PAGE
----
The fireflies were flash-bulbing the night like lazy papparazi. Well, anyway, that’s how it looked to me.
And they walked, slowly, because slow was as fast as they could go, because they had nowhere to go and forever to get there. The warm June air was dusted with cinnamon, heavy with powdered sugar, but even for summer the night was sticky sweet. The elderly couple was almost invisible, indivisible, making their way on down the sidewalk, crossing through the thick of the overgrown grass, after the ice-cream stand, just a mile from the carnival, finding their way to the empty bench in the center of the park, in the heart of the tourist season.
And they sat down.
A bottle rocket squealed, shrugged off into the infinity of night sky, and as man and woman both stared straight ahead, wordlessly, purposely, he took her bony hand in his own.
And he held it.
On nights like this he could still feel every reason, all the pull that had brought him to her years before. He was to the day proud that he had won her, proud of the worry lines on her face, lines that he had helped to groove. It was good to be a sentence in her story.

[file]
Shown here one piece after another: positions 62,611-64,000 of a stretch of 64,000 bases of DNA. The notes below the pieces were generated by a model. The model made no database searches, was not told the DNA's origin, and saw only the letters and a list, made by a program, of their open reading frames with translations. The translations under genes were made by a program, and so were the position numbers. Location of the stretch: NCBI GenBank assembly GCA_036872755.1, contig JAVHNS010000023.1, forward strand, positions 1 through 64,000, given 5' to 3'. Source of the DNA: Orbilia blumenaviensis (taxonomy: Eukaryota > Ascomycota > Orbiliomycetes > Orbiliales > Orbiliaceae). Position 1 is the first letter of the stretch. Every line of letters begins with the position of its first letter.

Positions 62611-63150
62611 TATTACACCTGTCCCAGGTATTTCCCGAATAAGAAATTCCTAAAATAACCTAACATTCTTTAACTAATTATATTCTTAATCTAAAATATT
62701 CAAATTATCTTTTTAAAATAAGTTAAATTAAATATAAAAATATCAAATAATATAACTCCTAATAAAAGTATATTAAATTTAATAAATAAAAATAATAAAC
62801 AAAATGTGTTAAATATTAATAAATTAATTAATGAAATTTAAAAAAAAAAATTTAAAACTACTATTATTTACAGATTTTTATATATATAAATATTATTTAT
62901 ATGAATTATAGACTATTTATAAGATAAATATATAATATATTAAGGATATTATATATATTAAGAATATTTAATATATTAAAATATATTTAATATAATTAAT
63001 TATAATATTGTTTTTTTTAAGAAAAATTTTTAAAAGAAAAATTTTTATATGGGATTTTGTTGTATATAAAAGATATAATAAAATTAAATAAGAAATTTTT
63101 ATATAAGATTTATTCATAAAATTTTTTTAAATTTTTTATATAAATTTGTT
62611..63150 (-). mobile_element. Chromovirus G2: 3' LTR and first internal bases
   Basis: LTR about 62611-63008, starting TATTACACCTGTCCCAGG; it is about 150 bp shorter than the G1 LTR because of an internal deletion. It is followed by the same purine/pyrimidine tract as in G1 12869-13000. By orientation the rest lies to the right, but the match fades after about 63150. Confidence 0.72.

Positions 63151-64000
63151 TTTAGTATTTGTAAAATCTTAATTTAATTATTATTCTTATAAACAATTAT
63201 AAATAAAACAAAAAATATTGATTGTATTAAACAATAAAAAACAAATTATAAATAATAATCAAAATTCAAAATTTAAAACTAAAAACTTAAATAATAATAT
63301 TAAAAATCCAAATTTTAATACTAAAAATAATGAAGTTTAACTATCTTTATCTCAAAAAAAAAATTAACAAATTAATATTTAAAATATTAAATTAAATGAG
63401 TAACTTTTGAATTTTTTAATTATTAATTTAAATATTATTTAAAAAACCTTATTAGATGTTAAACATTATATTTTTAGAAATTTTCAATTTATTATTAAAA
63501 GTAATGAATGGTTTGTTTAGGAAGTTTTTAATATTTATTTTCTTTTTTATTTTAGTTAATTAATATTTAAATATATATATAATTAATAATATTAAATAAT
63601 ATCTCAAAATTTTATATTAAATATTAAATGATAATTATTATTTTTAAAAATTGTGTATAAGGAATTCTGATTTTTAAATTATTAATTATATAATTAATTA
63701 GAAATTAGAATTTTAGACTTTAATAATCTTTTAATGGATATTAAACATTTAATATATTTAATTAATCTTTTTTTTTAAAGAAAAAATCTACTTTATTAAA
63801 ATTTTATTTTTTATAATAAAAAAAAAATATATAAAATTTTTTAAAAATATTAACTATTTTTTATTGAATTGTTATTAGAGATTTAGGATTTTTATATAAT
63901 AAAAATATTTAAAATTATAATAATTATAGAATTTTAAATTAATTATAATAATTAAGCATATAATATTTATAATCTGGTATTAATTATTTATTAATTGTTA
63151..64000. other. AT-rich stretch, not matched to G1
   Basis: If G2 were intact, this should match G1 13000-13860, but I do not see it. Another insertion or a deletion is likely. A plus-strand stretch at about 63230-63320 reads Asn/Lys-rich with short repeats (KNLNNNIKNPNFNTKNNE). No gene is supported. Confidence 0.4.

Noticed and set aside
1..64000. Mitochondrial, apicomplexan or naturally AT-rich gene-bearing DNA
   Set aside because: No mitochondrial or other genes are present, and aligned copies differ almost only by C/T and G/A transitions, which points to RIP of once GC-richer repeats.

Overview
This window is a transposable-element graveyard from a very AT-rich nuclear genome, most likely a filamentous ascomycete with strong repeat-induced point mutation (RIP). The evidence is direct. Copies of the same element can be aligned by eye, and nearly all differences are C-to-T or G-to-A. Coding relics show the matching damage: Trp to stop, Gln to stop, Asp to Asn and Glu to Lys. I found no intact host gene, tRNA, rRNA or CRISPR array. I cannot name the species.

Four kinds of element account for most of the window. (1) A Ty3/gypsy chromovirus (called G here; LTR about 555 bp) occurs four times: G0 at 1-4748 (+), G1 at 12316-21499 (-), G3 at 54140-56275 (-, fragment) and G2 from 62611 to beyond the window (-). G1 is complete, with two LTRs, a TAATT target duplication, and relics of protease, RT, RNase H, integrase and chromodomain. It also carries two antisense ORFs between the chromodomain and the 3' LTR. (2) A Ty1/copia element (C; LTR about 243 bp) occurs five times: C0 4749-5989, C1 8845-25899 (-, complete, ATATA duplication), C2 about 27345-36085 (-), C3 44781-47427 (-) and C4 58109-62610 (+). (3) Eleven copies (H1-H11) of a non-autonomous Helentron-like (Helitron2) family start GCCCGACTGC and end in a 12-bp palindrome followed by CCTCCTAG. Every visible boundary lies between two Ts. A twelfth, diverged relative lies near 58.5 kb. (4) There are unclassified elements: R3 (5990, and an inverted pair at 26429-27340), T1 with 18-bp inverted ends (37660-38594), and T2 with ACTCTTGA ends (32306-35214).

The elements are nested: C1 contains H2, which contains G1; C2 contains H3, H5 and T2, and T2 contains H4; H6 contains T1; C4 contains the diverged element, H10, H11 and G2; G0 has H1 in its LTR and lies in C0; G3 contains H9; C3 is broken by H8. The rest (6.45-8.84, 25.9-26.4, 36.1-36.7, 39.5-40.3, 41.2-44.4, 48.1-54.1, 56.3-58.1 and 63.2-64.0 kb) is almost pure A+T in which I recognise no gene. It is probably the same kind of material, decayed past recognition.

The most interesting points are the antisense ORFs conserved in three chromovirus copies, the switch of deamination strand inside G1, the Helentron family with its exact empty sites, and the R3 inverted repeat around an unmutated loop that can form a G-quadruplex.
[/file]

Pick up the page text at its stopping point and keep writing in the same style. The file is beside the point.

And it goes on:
There was a surge of screaming from the boardwalk, from the Ferris Wheel, as another car reached the zenith and another pair of riders had to be heard.
On the bench she squeezed his hand back, so slight you wouldn’t see it if you were looking. She sighed, and he heard it. She still felt safe beside him, she still felt his strength despite his weakening frame. She knew the furrowed brows above his eyes and she knew she’d put them there with questions, questions a man can’t answer... but for her he had always tried.
The teenagers- out of school- were trying on love and buying ice cream. And at this moment neither the elderly man or woman could tell you the other’s name- or even their own. They had forgotten all memories to be here tonight, in this evening air, in this sweetest part of Summer, to know once more what it was that brought them all this way in the first place.
He turned to face her, and she to him. “I want a divorce.”
Some kids ran past with sparklers, lighting up the night sky with pure white light.